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Excerpt from Oral History Interview with Thelma Stevens, February 13, 1972. Interview G-0058. Southern Oral History Program Collection (#4007) See Entire Interview >>

Initial hesitancy to work for the church and helping establish community center in Augusta

Stevens discusses her initial hesitance to work for the Methodist Church after having completed her master's degree at Scarritt College for Christian Workers in the late 1920s. Stevens was concerned that the church was not concerned enough with race relations. When health problems led to the church's initial refusal to employ her, Stevens prepared to become a teacher at the Hampton Institute High School in Virginia. When the church changed its mind about hiring her, however, and offered her a job setting up a community center for African Americans in Augusta, Georgia, she readily accepted.

Citing this Excerpt

Oral History Interview with Thelma Stevens, February 13, 1972. Interview G-0058. Southern Oral History Program Collection (#4007) in the Southern Oral History Program Collection, Southern Historical Collection, Wilson Library, University of North Carolina at Chapel Hill.

Full Text of the Excerpt

JACQUELYN HALL:
Why did you not want to go work for the church?
THELMA STEVENS:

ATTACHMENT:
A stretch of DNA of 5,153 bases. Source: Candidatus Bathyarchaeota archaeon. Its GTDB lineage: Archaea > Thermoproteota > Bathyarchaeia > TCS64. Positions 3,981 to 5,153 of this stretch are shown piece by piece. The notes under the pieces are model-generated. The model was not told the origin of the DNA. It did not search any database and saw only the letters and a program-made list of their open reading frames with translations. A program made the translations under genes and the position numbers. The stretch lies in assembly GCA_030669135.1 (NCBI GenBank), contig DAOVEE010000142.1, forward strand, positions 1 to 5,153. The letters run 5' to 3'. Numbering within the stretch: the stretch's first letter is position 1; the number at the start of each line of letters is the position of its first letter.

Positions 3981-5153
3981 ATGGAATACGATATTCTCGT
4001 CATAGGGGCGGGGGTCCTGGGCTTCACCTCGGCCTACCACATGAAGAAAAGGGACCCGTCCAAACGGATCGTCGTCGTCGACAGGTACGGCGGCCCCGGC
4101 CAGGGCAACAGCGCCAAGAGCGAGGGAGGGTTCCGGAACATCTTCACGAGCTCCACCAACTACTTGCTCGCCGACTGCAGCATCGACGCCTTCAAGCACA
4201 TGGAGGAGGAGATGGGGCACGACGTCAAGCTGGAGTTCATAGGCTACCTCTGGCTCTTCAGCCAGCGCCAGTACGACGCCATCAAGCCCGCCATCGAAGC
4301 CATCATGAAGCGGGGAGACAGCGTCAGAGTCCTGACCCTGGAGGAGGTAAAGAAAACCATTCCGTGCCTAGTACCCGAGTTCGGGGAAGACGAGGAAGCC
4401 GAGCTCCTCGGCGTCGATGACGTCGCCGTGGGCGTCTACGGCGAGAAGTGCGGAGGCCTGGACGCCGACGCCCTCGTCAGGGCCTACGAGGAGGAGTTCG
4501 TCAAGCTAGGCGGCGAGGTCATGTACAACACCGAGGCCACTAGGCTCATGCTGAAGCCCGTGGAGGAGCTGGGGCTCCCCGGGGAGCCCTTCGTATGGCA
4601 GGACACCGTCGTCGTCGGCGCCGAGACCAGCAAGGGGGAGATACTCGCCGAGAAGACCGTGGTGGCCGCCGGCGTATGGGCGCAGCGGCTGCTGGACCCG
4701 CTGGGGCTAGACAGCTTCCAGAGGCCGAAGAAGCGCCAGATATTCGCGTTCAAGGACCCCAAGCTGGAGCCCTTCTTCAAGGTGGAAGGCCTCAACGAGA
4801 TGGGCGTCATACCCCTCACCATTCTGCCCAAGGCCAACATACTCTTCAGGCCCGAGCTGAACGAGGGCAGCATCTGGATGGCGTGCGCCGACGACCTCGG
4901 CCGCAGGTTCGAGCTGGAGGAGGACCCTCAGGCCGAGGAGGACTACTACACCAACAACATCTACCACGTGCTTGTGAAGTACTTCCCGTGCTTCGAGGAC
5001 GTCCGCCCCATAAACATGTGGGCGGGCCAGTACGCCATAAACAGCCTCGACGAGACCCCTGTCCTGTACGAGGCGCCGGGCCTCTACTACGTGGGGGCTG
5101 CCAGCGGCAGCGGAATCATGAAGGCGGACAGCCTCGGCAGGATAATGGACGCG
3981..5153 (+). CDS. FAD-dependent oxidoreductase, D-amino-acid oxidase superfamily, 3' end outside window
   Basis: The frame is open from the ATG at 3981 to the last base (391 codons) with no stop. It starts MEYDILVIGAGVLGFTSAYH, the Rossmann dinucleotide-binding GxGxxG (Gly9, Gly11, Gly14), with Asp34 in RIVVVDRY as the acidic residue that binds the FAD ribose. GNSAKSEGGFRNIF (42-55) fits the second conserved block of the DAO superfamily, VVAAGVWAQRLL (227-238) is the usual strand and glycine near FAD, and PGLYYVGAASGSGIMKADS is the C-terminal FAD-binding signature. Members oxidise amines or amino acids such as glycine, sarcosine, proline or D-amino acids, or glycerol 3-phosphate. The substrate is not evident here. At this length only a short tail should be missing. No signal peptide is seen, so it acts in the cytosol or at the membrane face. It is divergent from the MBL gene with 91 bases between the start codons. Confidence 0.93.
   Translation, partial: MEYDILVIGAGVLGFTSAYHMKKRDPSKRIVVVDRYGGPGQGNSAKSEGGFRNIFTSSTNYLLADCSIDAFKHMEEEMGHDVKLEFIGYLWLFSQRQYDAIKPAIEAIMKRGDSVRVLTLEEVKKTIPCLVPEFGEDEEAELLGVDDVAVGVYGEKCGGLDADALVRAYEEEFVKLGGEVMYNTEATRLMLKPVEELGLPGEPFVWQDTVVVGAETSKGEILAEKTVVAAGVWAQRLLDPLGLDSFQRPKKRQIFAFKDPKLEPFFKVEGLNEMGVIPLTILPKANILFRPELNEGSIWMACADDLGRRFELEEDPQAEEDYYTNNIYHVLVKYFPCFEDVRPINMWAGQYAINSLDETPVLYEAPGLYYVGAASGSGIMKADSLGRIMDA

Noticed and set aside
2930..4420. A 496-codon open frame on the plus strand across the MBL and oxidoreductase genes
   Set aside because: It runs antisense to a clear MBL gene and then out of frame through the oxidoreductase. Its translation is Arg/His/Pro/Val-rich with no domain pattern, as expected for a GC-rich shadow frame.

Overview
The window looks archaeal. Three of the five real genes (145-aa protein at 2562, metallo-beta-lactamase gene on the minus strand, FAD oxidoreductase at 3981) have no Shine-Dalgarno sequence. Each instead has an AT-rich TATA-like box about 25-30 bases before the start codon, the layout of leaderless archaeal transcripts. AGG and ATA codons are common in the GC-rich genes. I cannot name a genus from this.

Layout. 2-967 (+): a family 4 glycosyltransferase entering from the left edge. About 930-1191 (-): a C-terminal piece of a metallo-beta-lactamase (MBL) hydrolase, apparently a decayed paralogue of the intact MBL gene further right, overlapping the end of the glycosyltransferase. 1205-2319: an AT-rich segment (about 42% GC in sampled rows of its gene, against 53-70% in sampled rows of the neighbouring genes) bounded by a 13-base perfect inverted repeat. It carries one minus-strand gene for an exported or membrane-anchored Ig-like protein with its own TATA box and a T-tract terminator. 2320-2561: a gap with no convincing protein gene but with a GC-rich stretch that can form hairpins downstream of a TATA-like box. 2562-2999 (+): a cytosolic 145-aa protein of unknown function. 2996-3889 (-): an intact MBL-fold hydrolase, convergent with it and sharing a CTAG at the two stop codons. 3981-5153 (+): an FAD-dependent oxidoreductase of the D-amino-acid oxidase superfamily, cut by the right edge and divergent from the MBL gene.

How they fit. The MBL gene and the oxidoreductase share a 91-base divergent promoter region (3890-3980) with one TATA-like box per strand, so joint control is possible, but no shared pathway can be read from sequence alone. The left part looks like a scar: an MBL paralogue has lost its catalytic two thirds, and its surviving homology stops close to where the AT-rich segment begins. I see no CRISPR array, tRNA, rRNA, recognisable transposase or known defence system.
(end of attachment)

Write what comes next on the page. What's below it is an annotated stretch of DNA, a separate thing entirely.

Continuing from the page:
What I told you just now. I didn't want to work for the church, because I didn't think the church would give me a chance to do what I wanted to do. See, my experience with the church had been sort of isolated from life. I mean, it had been a sort of . . . well, I hardly know how to say it, but the church was isolated from life. It was a place where you go on Sunday morning and listen to the sermon that didn't mean a thing to you. You'd sing the old gospel hymns and people would shout or people would amen or people would do this or that. But the church didn't give a darn about those kids out there in that black school, that they got three dollars a year for their education, and the white children got from nine to twelve dollars, in that generation. Of course, now, a lot more than that for both of them, and they're on an equal basis now, but they sure weren't then. I mean, moneywise. And, you see, the church wasn't interested in that kind of thing. The church was highly evangelistic, you know. Argued about whether you were going to be immersed or whether you were going to be sprinkled when you got baptized, and, you know, things that were so - for me, at least - irrelevant. What difference does it make whether you were immersed or sprinkled? In my mind, it doesn't make a difference. That's the reason. I mean, I don't know any other reason. And so when I kept corresponding back and forth, I finally got the word that I would have a chance to do some of the things I wanted to do. And so I eventually made up my mind that I would come to Scarritt that fall, and I did. And I got my masters at Scarritt, and about four months before school was out, they gave us all who wanted to go to work the next year physical examinations to see if we were able to go. So my doctor told me that he wouldn't recommend me for anything. He said, "You won't live many years." And so he turned the report into the office down at the Board of Missions, and so Mrs. (J.W.) Downs, who was then the woman in charge . .